Got Pills? Calif. Lawmaker Wants To Recycle Unused Drug Prescriptions

LOS ANGELES (CBS) — A state lawmaker wants to make it easier for the poor and needy to get their hands on some drugs.

State Senator Joe Simitian (D-Palo Alto) Joe Simitian is behind a legislative effort in Sacramento to make it easier for surplus prescription medication to be donated to uninsured Californians.

Simitian told KNX 1070 he believes prescription drugs that would otherwise be thrown out should be redistributed to patients who need them but can’t afford the cost.

“We’ve got every consideration in mind that folks who should not be getting access to these drugs don’t, and of course it’s very important that they be tracked every step of their journey from the manufacturer to the final recipient,” said Simitian.

Senate Bill 1329 would relax current rules to allow health care providers to give away unopened and unexpired medications to individual patients and non-profit community clinics in need.

The bill would also lay the groundwork for the Los Angeles County Board of Supervisors and county health officials to establish their own drug redistribution program.

Simitian said this has been done on a small scale for the last six years and so far there have been major issues.

“We’ve got one little non-profit [clinic] at Stanford that has probably redistributed a quarter of a million pills worth $600,000 to thousands of folks who needed their help,” he said.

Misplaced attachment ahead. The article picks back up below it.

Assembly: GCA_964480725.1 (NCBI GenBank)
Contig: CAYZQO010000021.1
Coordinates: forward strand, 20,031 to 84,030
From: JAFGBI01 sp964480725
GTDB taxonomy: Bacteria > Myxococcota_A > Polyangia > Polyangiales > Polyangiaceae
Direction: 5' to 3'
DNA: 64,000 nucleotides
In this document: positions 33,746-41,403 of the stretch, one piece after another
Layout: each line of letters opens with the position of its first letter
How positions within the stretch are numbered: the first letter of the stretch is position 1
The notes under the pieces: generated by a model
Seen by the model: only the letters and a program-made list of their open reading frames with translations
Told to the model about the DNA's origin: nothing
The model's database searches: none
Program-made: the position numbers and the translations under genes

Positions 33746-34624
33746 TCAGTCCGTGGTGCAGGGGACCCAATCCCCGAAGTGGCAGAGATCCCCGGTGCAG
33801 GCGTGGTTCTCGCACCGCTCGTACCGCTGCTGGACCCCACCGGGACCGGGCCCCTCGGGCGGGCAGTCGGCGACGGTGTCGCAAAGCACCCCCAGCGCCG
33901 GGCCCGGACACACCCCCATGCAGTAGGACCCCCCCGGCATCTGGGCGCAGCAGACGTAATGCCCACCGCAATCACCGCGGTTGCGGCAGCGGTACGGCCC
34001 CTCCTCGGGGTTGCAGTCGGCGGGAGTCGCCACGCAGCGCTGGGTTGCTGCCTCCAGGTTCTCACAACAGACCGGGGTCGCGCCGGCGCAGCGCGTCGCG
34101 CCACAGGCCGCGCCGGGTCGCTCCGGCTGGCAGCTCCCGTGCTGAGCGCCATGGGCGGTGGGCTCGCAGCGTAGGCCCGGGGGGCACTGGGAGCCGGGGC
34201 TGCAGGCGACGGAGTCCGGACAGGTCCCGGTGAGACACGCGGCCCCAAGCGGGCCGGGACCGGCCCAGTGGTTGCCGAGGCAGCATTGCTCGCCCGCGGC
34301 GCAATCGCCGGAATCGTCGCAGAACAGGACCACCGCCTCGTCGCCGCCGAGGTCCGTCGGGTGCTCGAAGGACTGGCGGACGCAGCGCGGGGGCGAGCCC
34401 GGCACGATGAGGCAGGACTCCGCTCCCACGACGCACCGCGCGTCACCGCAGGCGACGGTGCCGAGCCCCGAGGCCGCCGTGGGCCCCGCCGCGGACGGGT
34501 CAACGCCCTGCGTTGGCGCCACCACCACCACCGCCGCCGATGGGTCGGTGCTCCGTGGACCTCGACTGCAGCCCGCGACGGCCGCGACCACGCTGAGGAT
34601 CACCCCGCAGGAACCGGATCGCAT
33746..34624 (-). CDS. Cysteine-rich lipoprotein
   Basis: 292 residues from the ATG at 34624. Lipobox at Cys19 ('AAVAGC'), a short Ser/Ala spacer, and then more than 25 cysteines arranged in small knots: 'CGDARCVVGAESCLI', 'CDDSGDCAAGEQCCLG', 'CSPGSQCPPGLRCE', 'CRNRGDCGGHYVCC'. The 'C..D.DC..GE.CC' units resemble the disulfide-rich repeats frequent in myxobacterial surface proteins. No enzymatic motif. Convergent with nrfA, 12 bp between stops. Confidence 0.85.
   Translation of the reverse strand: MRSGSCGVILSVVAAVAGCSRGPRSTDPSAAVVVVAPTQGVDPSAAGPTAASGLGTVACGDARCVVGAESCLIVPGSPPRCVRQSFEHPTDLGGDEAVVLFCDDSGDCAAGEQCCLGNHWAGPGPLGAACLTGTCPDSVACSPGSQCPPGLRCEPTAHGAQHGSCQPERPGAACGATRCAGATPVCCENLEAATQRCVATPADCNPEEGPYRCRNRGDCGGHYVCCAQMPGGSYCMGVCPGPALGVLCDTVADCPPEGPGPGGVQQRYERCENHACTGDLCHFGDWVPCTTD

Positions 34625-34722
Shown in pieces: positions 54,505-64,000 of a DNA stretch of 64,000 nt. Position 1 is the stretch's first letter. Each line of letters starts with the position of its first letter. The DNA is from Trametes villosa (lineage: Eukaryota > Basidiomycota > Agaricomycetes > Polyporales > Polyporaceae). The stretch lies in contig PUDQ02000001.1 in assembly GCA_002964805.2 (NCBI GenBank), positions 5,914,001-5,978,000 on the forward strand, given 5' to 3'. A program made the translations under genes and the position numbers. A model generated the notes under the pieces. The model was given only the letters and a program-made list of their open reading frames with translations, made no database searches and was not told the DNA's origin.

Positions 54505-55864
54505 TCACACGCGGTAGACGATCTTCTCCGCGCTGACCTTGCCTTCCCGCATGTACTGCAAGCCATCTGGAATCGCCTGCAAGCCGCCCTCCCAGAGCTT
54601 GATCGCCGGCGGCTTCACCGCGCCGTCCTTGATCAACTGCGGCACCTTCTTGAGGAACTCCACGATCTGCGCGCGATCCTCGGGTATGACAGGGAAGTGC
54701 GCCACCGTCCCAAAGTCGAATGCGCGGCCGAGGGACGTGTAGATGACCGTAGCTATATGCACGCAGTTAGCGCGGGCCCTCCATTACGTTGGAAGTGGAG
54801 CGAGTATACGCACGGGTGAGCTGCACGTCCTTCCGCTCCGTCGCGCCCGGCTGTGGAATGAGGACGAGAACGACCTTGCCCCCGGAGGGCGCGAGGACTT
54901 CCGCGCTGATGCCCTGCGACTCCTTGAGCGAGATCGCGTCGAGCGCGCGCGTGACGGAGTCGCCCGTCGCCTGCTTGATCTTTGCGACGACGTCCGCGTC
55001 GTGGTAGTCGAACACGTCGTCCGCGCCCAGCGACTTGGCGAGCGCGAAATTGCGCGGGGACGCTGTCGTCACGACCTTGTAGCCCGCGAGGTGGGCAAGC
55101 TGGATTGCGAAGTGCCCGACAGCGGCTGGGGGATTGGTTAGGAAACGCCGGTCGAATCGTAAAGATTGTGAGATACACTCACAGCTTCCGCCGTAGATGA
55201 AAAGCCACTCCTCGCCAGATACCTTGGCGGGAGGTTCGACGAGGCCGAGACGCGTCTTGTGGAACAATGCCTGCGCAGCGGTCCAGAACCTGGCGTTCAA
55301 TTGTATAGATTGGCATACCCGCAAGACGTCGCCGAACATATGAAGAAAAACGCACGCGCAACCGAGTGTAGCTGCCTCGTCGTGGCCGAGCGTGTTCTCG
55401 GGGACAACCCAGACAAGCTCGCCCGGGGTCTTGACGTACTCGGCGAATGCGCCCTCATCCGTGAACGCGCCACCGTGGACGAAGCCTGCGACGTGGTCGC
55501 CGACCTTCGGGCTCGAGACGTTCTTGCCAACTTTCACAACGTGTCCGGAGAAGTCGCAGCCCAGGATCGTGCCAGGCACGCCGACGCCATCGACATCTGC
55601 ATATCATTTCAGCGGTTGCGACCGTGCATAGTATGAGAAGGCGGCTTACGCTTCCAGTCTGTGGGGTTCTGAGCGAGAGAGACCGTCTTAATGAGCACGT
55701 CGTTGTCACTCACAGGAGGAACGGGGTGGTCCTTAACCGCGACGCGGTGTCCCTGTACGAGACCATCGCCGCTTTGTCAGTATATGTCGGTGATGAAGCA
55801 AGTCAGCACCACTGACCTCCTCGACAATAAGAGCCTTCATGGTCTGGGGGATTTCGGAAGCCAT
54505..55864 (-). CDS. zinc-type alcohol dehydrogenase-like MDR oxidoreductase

The plan would only apply to prescriptions drugs that are used in medical centers by professionals statewide, not personal prescriptions that are taken home by individual patients.

While Simitian is currently the bill’s biggest advocate in Sacramento, he credits a group of Stanford medical students for coming up with the idea for the bill as part of Simitian’s 2005 “There Oughta Be a Law” contest.

Comments

One Comment

  1. KOBE says:

    More free things for Illegals.

  2. wATCHER says:

    A good idea on the surface, but what if the drugs may have been stored in less-than-ideal conditions, rendering them ineffective or worse, harmful?

  3. Eloy says:

    Why did you leave off the last sentence of the rmsuamy: For this group, there is some evidence that prescription drug insurance was associated with a decrease in the use of outpatient services.

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